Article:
SCAN A HOST USING IP PROTOCOL PING
$ nmap -PO 192.168.1.1
SCAN A HOST USING UDP PING
This scan bypasses firewalls and filters that only screen TCP:
$ nmap -PU 192.168.1.1 $ nmap -PU 2000.2001 192.168.1.1
FIND OUT THE MOST COMMONLY USED TCP PORTS USING TCP SYN SCAN
### Stealthy scan ### $ nmap -sS 192.168.1.1 ### Find out the most commonly used TCP ports using TCP connect scan (warning: no stealth scan) ### OS Fingerprinting ### $ nmap -sT 192.168.1.1 ### Find out the most commonly used TCP ports using TCP ACK scan $ nmap -sA 192.168.1.1 ### Find out the most commonly used TCP ports using TCP Window scan $ nmap -sW 192.168.1.1 ### Find out the most commonly used TCP ports using TCP Maimon scan $ nmap -sM 192.168.1.1
SCAN A HOST FOR UDP SERVICES (UDP SCAN)
Most popular services on the Internet run over the TCP protocol. DNS, SNMP, and DHCP are three of the most common UDP services. Use the following syntax to find out UDP services:
$ nmap -sU nas03 $ nmap -sU 192.168.1.1
Starting Nmap 5.00 ( http://nmap.org ) at 2012-11-27 00:52 IST Stats: 0:05:29 elapsed; 0 hosts completed (1 up), 1 undergoing UDP Scan UDP Scan Timing: About 32.49% done; ETC: 01:09 (0:11:26 remaining) Interesting ports on nas03 (192.168.1.12): Not shown: 995 closed ports PORT STATE SERVICE 111/udp open|filtered rpcbind 123/udp open|filtered ntp 161/udp open|filtered snmp 2049/udp open|filtered nfs 5353/udp open|filtered zeroconf MAC Address: 00:11:32:11:15:FC (Synology Incorporated) Nmap done: 1 IP address (1 host up) scanned in 1099.55 seconds
SCAN FOR IP PROTOCOL
This type of scan allows you to determine which IP protocols (TCP, ICMP, IGMP, etc.) are supported by target machines:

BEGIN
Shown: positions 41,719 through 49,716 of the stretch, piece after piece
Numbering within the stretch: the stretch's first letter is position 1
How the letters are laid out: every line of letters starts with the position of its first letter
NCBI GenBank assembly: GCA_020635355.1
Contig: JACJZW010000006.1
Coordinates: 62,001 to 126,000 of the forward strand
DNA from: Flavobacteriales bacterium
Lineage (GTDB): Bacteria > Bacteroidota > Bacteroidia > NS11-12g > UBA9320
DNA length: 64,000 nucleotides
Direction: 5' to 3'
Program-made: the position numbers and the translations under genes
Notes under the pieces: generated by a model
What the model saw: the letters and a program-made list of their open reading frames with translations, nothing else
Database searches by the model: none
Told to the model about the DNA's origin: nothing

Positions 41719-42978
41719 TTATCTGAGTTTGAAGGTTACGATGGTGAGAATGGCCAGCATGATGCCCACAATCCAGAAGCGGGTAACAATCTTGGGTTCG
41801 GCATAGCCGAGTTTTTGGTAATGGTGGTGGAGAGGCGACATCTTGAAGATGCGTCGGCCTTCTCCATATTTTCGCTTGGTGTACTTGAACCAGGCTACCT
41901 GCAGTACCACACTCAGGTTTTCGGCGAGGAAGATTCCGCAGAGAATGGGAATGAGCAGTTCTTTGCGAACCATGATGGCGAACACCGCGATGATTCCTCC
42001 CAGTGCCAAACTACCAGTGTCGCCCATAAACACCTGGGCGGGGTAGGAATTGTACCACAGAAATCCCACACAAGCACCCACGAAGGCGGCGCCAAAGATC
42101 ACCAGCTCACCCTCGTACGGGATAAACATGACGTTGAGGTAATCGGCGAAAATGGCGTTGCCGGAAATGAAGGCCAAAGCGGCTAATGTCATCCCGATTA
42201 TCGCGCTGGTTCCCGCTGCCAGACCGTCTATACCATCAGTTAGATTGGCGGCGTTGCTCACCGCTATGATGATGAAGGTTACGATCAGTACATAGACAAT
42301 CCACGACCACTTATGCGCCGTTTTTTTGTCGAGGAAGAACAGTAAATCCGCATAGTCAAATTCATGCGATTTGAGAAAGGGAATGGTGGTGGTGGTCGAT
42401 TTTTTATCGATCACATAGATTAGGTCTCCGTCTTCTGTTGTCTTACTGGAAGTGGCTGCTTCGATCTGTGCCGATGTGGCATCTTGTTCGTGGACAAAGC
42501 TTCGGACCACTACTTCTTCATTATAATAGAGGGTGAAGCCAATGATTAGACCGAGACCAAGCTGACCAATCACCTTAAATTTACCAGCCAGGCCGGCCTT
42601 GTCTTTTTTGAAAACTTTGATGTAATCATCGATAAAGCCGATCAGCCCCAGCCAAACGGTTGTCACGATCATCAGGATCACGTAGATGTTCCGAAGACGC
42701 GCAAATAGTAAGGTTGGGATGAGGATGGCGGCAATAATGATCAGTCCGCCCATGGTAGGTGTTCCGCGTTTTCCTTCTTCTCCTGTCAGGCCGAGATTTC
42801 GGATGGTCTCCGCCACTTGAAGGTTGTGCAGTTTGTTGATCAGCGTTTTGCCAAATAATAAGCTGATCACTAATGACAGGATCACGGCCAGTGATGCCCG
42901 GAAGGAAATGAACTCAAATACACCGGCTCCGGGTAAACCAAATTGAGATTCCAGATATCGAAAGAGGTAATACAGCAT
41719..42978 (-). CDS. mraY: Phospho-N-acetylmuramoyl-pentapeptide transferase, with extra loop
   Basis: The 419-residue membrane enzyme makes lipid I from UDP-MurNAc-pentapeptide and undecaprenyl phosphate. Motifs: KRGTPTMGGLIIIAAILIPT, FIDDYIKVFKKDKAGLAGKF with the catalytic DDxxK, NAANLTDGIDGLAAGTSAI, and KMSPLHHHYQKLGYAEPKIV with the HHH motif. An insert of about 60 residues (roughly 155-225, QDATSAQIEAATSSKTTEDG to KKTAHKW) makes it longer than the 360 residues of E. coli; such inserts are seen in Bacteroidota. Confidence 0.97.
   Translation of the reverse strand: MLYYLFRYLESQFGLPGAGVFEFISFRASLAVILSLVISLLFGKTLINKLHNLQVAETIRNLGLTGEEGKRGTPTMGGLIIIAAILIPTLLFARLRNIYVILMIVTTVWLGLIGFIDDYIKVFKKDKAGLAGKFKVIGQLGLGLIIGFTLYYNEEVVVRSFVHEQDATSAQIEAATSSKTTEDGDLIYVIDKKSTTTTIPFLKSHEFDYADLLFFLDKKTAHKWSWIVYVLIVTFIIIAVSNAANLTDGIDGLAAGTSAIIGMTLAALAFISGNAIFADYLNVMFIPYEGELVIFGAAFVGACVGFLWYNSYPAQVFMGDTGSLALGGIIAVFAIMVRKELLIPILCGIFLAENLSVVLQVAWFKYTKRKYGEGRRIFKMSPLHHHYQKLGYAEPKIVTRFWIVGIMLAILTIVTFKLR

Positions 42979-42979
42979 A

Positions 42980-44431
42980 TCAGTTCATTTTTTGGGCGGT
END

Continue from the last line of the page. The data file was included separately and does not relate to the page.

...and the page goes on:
$ nmap -sO 192.168.1.1
SCAN A FIREWALL FOR SECURITY WEAKNESS
The following scan types exploit a subtle loophole in the TCP and good for testing security of common attacks:
## TCP Null Scan to fool a firewall to generate a response ## ## Does not set any bits (TCP flag header is 0) ## $ nmap -sN 192.168.1.254 ## TCP Fin scan to check firewall ## ## Sets just the TCP FIN bit ## $ nmap -sF 192.168.1.254 ## TCP Xmas scan to check firewall ## ## Sets the FIN, PSH, and URG flags, lighting the packet up like a Christmas tree ## $ nmap -sX 192.168.1.254
SCAN A FIREWALL FOR PACKETS FRAGMENTS
The -f option causes the requested scan (including ping scans) to use tiny fragmented IP packets. The idea is to split up the TCP header over several packets to make it harder for packet filters, intrusion detection systems, and other annoyances to detect what you are doing.
$ nmap -f 192.168.1.1 $ nmap -f fw2.nixcraft.net.in $ nmap -f 15 fw2.nixcraft.net.in ## Set your own offset size with the --mtu option ## $ nmap --mtu 32 192.168.1.1
CLOAK A SCAN WITH DECOYS
The -D option it appear to the remote host that the host(s) you specify as decoys are scanning the target network too. Thus their IDS might report 5-10 port scans from unique IP addresses, but they won’t know which IP was scanning them and which were innocent decoys:
$ nmap -n -Ddecoy-ip1,decoy-ip2,your-own-ip,decoy-ip3,decoy-ip4 remote-host-ip $ nmap -n -D192.168.1.5,10.5.1.2,18.104.22.168,22.214.171.124 192.168.1.5
SCAN A FIREWALL FOR MAC ADDRESS SPOOFING
### Spoof your MAC address ## $ nmap --spoof-mac MAC-ADDRESS-HERE 192.168.1.1 ### Add other options ### $ nmap -v -sT -PN --spoof-mac MAC-ADDRESS-HERE 192.168.1.1 ### Use a random MAC address ### ### The number 0, means nmap chooses a completely random MAC address ### $ nmap -v -sT -PN --spoof-mac 0 192.168.1.1